Patients with moderate to severe rheumatoid arthritis (RA), psoriatic arthritis (PsA), ankylosing spondylitis (AS), and psoriasis may require biologic immunotherapy, which can be administered via infusion, injection, or orally. The comparative effectiveness of these routes of administration is not well understood.
Researchers sought to compare drug use, healthcare resource use, and costs associated with these delivery modes in treatment-naïve patients with these joint and skin conditions. The results of the study were presented at the AMCP Annual Meeting during a poster session titled “Comparative Effectiveness Study Among Naive Users of Injectable Versus Oral Biologic Immunotherapies.”
The retrospective, observational study used claims data from a large U.S. health plan to identify new users of biologics diagnosed with a joint (RA, AS, PsA), skin (psoriasis), or joint and skin condition between July 1, 2014, and June 30, 2017. The index date was the first biologic claim, and the researchers measured treatment discontinuation, treatment switching, healthcare resource utilization—including outpatient, emergency, or inpatient visits—and costs.
Patients 18 to 90 years old with continuous enrollment in Medicaid, Medicare Advantage, and commercial plans for six months pre- and 12 months post-index were included.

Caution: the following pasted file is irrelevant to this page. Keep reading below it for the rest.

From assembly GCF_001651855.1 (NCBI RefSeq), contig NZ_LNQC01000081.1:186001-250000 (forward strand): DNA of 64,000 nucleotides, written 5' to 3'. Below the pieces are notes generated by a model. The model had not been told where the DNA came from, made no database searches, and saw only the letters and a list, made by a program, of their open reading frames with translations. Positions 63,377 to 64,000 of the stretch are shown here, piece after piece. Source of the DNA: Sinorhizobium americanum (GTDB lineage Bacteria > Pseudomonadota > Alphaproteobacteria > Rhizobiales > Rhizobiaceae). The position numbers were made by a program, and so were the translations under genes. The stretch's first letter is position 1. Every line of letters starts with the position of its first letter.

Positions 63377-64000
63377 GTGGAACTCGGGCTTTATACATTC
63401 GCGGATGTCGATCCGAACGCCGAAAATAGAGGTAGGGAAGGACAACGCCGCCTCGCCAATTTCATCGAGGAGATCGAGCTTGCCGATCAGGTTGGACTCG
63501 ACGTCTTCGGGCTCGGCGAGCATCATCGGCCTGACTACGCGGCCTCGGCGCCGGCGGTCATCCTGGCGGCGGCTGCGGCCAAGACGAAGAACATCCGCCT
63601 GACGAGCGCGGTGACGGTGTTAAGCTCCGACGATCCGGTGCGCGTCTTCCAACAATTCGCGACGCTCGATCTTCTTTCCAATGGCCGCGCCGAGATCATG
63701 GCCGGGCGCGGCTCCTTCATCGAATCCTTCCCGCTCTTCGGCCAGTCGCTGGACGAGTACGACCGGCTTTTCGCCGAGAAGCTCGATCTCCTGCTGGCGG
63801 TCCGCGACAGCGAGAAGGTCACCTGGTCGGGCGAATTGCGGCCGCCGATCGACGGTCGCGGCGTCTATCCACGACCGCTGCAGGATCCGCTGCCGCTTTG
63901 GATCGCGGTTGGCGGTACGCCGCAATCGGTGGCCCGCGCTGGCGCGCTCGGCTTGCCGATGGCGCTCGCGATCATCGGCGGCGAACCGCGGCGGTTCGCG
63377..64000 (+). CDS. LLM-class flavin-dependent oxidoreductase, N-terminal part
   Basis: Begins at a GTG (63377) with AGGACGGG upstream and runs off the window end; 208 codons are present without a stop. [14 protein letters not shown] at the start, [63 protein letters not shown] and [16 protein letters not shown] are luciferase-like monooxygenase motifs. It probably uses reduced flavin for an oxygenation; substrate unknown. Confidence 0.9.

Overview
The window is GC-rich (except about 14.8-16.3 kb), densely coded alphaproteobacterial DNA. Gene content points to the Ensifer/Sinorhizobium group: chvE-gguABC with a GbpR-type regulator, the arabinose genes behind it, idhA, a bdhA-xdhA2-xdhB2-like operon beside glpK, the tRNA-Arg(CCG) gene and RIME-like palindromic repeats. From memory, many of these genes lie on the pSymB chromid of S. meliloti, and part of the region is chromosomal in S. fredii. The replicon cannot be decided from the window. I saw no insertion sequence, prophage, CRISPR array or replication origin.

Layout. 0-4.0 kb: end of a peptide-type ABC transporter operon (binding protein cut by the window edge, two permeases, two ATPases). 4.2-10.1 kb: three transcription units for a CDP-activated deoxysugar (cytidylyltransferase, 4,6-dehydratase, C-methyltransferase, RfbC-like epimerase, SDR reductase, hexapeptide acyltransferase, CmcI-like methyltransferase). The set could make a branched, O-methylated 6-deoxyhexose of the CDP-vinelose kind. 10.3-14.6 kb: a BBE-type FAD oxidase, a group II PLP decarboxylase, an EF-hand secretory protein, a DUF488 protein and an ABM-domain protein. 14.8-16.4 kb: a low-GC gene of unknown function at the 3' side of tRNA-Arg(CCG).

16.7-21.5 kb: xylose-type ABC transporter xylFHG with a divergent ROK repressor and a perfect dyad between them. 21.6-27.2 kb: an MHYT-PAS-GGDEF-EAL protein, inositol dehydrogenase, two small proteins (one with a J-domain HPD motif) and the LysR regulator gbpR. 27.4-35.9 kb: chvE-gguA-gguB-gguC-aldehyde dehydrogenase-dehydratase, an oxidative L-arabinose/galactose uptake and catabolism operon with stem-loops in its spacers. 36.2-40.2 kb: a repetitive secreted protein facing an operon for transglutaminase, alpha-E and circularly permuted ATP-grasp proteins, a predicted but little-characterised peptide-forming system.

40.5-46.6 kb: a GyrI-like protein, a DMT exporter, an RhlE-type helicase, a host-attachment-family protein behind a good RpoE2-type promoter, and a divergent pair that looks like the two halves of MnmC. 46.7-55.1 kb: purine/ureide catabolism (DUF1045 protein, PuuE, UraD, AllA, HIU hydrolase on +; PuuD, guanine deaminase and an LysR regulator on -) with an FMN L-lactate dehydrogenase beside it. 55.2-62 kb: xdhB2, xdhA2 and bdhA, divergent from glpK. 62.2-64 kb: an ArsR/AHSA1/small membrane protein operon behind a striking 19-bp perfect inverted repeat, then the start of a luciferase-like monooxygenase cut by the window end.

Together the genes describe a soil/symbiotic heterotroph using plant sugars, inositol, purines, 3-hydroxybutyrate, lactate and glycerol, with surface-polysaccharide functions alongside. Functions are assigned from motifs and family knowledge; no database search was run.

The researchers could only assess oral and injectable regimens, as most infusible agents were given to previously treated patients.
Among those with joint conditions, the researchers identified 466 oral biologic users and 4,236 injectable users; for skin conditions, there were 269 oral and 980 injectable users; and for joint and skin conditions, there were 173 oral and 855 injectable users.
Weighted comparisons found that more patients switched therapies while on oral agents compared with injectables (P<0.0001):
- For joint conditions: 18.6% vs 12.1%
- For skin conditions: 32.3% vs 13.5%
- For joint and skin conditions: 39.3% vs 17.1%
Mean outpatient visits were higher for oral agents compared with injectables (P<0.0001 for both) for those with joint (21.1 vs 19.8) and skin (17.4 vs 14.1) conditions, but not for those with both (12.7 vs 12.0; P=0.17). Mean inpatient visits were also higher for those on oral agents for patients with joint conditions (0.3 vs 0.2; P=0.01), but not for those with skin (0.1 vs 0.1; P=0.56) or joint and skin (0.2 vs 0.2; P=0.62) conditions.
Total costs (including all-cause medical and pharmacy costs) were lower for oral agents compared with injectables:
- For joint conditions: $44,697 vs $53,661 (P=0.0014)
- For skin conditions: $44,113 vs $57,013 (P<0.0001)
- For joint and skin conditions: $47,634 vs $57,361 (P<0.0001)
Biologic costs were also lower for oral agents compared with injectables (P<0.0001 for all):
- For joint conditions: $29,537 vs $37,879
- For skin conditions: $30,422 vs $45,187
- For joint and skin conditions: $31,303 vs $42,263
The study was sponsored by Humana.
Bhattacharya R, Herren C, Poonawalla I, Bunniran S, Bloomfield A, Schwab P. Comparative Effectiveness Study Among Naive Users of Injectable Versus Oral Biologic Immunotherapies. Abstract M3. Presented at the AMCP Managed Care & Specialty Pharmacy Annual Meeting, April 23-26; Boston, MA.